I found The Roanoke Girls to be very reminiscent of Sharp Objects – the deep-hidden family secrets, the mystery in a small town of a Southern US state, etc. – and as this was my favourite Gillian Flynn book, I definitely wasn’t complaining. I immediately liked Lane and found that she was definitely a main character who I could easily read about for a long time, and the switches between her present life and her life ten years ago, when she was living in Roanoke, helped to build her as a character really well. I can’t fault any of the secondary characters, either – I just wish I’d gotten to know Allegra a bit better, although her elusiveness did add to the overall mystery of the plot.
The older Roanoke girls – Lane’s mother, aunts and great-aunts – all got small chapters about themselves, expanding upon the dark secret that the Roanoke family hides within itself. I thought that this little touch was such a good way to develop the plot and show how each of the girls were affected.

So, the secret of the Roanoke girls: I won’t say what it is, but it is revealed very early on into the plot. I didn’t have a problem with this, as it helped to expand what each of the girls have been through because of this family secret and the twisted way in which they had all accepted it at some point in their lives, rather than it being a big shock at the end of the book. Really, the mystery of the book as a whole was what happened to Allegra in the present day and what led to her disappearance, rather than finding out what the secret itself was. It is a very dark, unsettling secret, which some readers may not be comfortable reading about, so I’d just recommend being aware of this going into this book.

Honestly, my only problem with this book is that I wanted more. I wanted it to be longer so I could learn more about each of the characters, so I could continue to follow the mysteries of what happened at Roanoke house, so I could know more of Lane’s backstory and of what she was going to do next. I read that this is Amy Engel’s first adult novel, and I honestly cannot wait to read her next one if she writes more.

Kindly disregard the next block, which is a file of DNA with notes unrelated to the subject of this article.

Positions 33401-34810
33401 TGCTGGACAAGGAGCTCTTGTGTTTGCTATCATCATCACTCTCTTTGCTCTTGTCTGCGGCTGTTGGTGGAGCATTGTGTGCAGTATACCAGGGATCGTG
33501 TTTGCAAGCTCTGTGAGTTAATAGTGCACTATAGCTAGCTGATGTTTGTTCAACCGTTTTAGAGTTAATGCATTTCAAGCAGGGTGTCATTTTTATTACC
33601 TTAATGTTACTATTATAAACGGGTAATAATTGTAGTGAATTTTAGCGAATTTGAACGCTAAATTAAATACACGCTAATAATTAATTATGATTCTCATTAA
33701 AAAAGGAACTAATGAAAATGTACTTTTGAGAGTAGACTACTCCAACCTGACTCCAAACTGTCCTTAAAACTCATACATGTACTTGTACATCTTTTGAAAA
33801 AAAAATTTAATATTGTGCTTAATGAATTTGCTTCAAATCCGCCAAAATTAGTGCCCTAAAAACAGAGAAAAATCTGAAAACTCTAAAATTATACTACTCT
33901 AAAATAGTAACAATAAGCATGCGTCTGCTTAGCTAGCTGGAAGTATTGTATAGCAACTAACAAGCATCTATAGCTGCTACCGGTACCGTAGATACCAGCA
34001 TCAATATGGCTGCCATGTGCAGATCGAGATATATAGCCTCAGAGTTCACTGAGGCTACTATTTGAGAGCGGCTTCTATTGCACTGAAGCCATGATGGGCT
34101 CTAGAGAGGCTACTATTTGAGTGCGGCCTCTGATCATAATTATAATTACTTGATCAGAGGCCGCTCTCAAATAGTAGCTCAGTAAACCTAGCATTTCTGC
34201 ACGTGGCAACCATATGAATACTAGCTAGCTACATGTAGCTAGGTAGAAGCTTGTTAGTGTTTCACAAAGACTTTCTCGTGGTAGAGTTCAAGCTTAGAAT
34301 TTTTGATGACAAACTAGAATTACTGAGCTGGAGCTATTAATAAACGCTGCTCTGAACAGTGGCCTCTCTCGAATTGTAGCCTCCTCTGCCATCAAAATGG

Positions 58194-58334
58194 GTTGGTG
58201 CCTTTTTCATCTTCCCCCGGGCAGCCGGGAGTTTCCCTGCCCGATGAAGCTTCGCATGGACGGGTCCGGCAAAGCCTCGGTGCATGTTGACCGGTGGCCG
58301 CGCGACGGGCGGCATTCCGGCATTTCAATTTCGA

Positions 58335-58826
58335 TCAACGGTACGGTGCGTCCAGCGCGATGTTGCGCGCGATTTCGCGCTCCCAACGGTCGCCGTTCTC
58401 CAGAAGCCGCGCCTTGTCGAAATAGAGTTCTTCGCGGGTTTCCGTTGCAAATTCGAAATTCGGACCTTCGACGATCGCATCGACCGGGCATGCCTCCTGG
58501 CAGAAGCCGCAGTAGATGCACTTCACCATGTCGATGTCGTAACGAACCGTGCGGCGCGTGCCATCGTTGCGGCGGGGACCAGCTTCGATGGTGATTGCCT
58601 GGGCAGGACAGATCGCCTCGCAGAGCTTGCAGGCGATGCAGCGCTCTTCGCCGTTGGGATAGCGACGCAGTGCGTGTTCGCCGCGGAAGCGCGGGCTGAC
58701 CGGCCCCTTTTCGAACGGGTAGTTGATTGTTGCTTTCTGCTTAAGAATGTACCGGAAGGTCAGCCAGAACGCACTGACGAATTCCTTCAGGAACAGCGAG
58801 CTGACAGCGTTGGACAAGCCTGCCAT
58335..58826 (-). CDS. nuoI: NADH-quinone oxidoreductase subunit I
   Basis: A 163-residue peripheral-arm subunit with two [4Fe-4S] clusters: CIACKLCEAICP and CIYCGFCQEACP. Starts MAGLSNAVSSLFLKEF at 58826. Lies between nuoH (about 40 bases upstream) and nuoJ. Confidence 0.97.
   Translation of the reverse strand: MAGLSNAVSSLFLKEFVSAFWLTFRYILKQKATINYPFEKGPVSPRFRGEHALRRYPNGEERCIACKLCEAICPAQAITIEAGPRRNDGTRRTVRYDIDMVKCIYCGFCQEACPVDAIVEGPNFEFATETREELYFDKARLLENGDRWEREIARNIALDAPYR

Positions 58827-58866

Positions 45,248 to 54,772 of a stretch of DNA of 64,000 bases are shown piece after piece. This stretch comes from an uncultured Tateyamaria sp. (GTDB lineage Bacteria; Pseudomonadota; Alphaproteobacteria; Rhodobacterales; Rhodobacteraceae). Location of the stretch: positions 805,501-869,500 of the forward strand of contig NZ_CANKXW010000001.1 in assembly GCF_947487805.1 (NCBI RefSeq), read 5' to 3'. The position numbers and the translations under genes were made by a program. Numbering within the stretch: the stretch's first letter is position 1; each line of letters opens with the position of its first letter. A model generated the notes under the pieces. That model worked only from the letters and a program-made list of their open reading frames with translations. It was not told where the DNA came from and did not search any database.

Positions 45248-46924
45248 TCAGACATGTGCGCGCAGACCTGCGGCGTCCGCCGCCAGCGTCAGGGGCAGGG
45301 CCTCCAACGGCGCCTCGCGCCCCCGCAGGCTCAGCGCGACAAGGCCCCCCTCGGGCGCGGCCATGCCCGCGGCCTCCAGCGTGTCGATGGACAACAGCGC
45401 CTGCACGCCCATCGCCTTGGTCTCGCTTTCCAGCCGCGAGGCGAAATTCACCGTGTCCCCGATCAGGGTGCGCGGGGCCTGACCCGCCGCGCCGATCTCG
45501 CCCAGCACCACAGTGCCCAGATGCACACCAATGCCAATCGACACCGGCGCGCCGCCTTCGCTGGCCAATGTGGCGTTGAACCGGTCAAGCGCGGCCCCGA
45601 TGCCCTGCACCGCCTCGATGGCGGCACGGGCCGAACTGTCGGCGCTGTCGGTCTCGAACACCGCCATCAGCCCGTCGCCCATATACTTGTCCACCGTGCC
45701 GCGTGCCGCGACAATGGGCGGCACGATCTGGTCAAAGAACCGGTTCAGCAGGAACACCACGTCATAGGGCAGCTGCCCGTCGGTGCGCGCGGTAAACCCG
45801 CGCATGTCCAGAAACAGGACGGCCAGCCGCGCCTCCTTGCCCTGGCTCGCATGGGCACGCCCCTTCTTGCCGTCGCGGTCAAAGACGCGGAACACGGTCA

+

Love,

The Female of the Species by Mindy McGinnis

“But boys will be boys, our favourite phrase that excuses so many things, while the only thing we have for the opposite gender is women, said with disdain and punctuated with an eye roll.” 



The Female of the Species by Mindy McGinnis is a young-adult contemporary bordering on the mystery/thriller genre. It is told in three perspectives – Alex Craft, a girl remembered solely for the murder of her sister, Jack Fisher, star athlete, valedictorian and the person every guy wants to be and every girls wants to be with and finally Peekay, nicknamed for being the Preacher’s Kid who is struggling to come to terms with heartbreak over her ex. Together, they tell the story of their senior year and how their lives come together and how it ultimately affects everyone.

I loved everything about this story. I read it in one day and I haven’t been hooked to a book that much in a long time. The plot, the writing, the characters – everything was just addictive. It does not fall into your typical YA coming-of-age story. Yes, it tells the story of three characters in their final year of high school and yes, there is drinking and sex and relationships and rivalry but the one thing Mindy McGinnis does is include horror. There are mentions of animal abuse, sexual assault and murder. It also deals with rape culture, slut-shaming and gender discrimination. Despite it being about teenagers, the author does not shy away from the violence and acts of justice humans are capable of.